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Slants and screens: Sims at the bottom of it

OAKLAND, Calif. - "Just another game."

Not exactly, "Just Win, Baby," the Raiders fabled motto. But that's what former Raiders defensive tackle Pat Sims said Sunday after he helped come up with one of the plays of the day in the 33-13 Opening Day victory when the Bengals defense stopped the Raiders on fourth-and-one at the Oakland 44 with 5:21 left in the first half.

It was the crusher because it came the snap after cornerback Adam Jones knocked Raiders quarterback Derek Carr out of the game when he stopped his third-down scramble a yard shy of the first down by knocking the ball out of his throwing hand and sending him to the locker room.

With Sims and defensive tackle Domata Peko submerging the line surge and linebackers Rey Maualuga and A.J. Hawk coming over the top, the Bengals stoned running back Latavius Murray for no gain. When Bengals running back Jeremy Hill scored his second touchdown six plays later to make it 17-0 three minutes later, it was done.

"Have to stop them on fourth-and-one," said Sims, who despite playing for the Raiders the previous two seasons had no chip on the shoulder. "It's a game. Just another game."

But what a game for the defense. They held Carr to just 61 yards passing before simply burying backup Matt McGloin on two sacks and giving him just 142 yards on 31 pass attempts.

The Bengals are trying to beef up their rotation on the line and Sims took 26 percent of the snaps Sunday while Peko added 44 percent and the three-down Atkins led all the line with 83 percent. The Bengals opted not to start right end Michael Johnson as he came off the Aug. 2 MCL sprain, but he did log 58 percent while his replacement, Wallace Gilberry, also a nickel tackle, played 70 percent. Will Clarke, the second-year end, took 11 snaps.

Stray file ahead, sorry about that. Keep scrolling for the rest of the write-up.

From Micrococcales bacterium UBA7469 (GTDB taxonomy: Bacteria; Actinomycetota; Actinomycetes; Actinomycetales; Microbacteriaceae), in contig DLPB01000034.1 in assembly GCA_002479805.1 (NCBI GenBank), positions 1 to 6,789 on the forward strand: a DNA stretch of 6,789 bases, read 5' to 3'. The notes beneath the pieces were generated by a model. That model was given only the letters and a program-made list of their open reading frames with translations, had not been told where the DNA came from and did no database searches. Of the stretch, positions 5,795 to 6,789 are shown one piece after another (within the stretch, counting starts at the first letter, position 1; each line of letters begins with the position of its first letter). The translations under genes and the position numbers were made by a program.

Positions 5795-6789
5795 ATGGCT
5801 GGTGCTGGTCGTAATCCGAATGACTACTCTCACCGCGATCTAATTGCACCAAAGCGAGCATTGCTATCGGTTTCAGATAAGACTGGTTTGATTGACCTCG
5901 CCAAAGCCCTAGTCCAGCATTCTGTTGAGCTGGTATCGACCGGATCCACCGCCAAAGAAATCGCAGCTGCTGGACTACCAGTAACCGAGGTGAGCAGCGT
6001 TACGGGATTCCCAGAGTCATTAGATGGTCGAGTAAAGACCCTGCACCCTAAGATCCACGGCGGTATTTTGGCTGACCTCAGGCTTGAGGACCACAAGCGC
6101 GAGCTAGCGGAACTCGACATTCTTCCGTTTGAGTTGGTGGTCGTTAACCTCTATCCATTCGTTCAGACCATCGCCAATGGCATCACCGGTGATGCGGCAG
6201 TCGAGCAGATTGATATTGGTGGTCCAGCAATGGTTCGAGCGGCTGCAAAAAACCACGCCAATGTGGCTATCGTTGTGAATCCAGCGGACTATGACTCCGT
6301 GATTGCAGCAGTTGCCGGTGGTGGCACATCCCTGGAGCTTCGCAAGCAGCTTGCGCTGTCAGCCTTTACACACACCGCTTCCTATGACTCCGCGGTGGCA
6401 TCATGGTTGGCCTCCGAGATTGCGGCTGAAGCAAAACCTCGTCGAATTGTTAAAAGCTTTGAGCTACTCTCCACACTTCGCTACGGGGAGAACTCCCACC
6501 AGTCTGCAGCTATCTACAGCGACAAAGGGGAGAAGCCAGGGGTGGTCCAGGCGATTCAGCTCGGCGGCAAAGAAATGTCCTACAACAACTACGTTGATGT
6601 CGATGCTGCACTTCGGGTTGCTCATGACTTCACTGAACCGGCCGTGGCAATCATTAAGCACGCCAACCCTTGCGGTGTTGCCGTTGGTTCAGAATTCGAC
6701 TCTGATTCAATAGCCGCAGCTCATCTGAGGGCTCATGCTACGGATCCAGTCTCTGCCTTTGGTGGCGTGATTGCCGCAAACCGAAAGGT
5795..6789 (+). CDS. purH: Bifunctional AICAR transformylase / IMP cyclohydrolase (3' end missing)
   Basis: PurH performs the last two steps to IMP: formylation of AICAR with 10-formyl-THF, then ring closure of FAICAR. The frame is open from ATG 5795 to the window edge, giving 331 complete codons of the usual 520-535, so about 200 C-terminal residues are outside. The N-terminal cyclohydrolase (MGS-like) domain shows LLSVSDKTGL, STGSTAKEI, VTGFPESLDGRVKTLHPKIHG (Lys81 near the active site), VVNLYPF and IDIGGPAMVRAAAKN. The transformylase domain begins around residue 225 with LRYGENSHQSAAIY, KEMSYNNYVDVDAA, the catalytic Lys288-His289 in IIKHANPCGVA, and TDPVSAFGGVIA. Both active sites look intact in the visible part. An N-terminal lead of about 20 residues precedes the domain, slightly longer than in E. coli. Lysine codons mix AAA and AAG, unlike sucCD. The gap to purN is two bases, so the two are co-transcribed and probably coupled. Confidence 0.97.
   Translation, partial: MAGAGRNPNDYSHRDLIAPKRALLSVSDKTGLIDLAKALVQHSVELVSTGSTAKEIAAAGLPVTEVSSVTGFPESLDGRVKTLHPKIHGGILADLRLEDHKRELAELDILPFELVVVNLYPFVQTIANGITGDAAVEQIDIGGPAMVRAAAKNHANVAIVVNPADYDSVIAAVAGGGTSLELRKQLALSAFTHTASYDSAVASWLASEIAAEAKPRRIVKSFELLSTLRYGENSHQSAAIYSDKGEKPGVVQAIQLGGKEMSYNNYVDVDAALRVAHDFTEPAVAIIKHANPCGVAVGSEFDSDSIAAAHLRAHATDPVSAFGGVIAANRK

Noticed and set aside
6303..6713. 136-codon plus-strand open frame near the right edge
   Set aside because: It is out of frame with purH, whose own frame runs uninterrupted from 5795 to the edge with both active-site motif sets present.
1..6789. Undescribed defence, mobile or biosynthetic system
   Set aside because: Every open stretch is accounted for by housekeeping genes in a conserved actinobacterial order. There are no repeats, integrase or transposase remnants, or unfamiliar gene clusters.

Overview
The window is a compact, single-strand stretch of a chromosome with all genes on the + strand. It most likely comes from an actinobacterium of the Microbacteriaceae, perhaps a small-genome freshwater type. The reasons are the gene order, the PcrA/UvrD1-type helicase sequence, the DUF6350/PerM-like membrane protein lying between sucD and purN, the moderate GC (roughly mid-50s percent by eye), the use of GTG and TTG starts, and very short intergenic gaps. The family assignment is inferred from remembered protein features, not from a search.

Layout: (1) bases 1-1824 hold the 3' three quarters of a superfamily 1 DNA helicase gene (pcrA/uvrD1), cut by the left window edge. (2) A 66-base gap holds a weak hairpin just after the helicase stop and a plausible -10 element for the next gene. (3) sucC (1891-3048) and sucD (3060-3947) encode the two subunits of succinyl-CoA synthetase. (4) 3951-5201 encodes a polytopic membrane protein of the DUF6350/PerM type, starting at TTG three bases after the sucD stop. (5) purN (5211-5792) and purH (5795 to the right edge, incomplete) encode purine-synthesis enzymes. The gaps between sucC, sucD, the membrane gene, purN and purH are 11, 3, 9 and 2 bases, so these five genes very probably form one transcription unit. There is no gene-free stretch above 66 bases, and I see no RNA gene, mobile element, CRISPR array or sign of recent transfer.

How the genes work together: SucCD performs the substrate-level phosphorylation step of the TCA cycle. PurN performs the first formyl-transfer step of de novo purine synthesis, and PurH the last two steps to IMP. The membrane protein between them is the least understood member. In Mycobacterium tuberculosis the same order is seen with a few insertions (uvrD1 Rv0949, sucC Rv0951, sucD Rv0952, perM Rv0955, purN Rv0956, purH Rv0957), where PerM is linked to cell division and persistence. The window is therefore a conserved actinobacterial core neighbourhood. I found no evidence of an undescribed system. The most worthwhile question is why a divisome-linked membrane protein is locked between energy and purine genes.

The fourth-and-one could have counted as a turnover, but the Bengals had two real ones in the third quarter, safety Reggie Nelson's interception and Atkins' sack and forced fumble of McGloin that was recovered by Michael Johnson.

Atkins did break through a double team just before McGloin threw the pick, but McGloin simply overthrew tight end Mychal Rivera and, as Nelson said, "I was in the right place at the right time."

Since coming over in a trade on the eve of the 2010 season, Nelson has done that a lot. It was his 16th pick as a Bengal, putting him in a tie with legendary linebacker Reggie Williams and Pro Bowl cornerback Deltha O'Neal on the club's all-time list at No. 8 and one behind safety Tommy Casanova.

"We did a good job stopping the run," said Nelson of a 3.9 yard effort. "We want to make teams one-dimensional."

Backup safety Shawn Williams came off the bench in the second quarter after starter George Iloka hurt his foot on a play the Raiders were called for roughing. The third-year Williams played his most ever from scrimmage with 47 snaps and helped the Raiders not complete a pass longer than 14 yards in the second half. Iloka, who has started 33 straight games, looks like he'll start Sunday at Paul Brown Stadium against the Chargers. He was running on the sidelines in the second half.